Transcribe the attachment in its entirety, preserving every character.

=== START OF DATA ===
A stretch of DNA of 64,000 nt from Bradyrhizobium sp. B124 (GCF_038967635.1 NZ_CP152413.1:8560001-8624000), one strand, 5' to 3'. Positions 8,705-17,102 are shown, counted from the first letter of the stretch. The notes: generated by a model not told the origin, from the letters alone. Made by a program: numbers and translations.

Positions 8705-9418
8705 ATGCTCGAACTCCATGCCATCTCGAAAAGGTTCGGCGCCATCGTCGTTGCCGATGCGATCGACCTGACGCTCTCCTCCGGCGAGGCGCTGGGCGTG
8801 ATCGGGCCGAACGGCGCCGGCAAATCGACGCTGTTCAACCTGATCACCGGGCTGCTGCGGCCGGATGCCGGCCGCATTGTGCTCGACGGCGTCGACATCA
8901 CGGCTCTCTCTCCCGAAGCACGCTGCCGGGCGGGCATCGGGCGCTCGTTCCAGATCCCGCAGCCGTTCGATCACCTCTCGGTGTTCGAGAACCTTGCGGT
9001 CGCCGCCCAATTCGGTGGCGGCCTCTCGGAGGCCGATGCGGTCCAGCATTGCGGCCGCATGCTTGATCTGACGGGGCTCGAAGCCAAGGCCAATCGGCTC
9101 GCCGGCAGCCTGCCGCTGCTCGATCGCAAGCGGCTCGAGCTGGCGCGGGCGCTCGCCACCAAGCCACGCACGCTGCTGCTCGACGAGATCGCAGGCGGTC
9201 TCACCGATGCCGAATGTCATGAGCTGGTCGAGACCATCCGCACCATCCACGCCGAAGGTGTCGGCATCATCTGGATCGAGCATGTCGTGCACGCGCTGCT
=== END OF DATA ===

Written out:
A stretch of DNA of 64,000 nt from Bradyrhizobium sp. B124 (GCF_038967635.1 NZ_CP152413.1:8560001-8624000), one strand, 5' to 3'. Positions 8,705-17,102 are shown, counted from the first letter of the stretch. The notes: generated by a model not told the origin, from the letters alone. Made by a program: numbers and translations.

Positions 8705-9418
8705 ATGCTCGAACTCCATGCCATCTCGAAAAGGTTCGGCGCCATCGTCGTTGCCGATGCGATCGACCTGACGCTCTCCTCCGGCGAGGCGCTGGGCGTG
8801 ATCGGGCCGAACGGCGCCGGCAAATCGACGCTGTTCAACCTGATCACCGGGCTGCTGCGGCCGGATGCCGGCCGCATTGTGCTCGACGGCGTCGACATCA
8901 CGGCTCTCTCTCCCGAAGCACGCTGCCGGGCGGGCATCGGGCGCTCGTTCCAGATCCCGCAGCCGTTCGATCACCTCTCGGTGTTCGAGAACCTTGCGGT
9001 CGCCGCCCAATTCGGTGGCGGCCTCTCGGAGGCCGATGCGGTCCAGCATTGCGGCCGCATGCTTGATCTGACGGGGCTCGAAGCCAAGGCCAATCGGCTC
9101 GCCGGCAGCCTGCCGCTGCTCGATCGCAAGCGGCTCGAGCTGGCGCGGGCGCTCGCCACCAAGCCACGCACGCTGCTGCTCGACGAGATCGCAGGCGGTC
9201 TCACCGATGCCGAATGTCATGAGCTGGTCGAGACCATCCGCACCATCCACGCCGAAGGTGTCGGCATCATCTGGATCGAGCATGTCGTGCACGCGCTGCT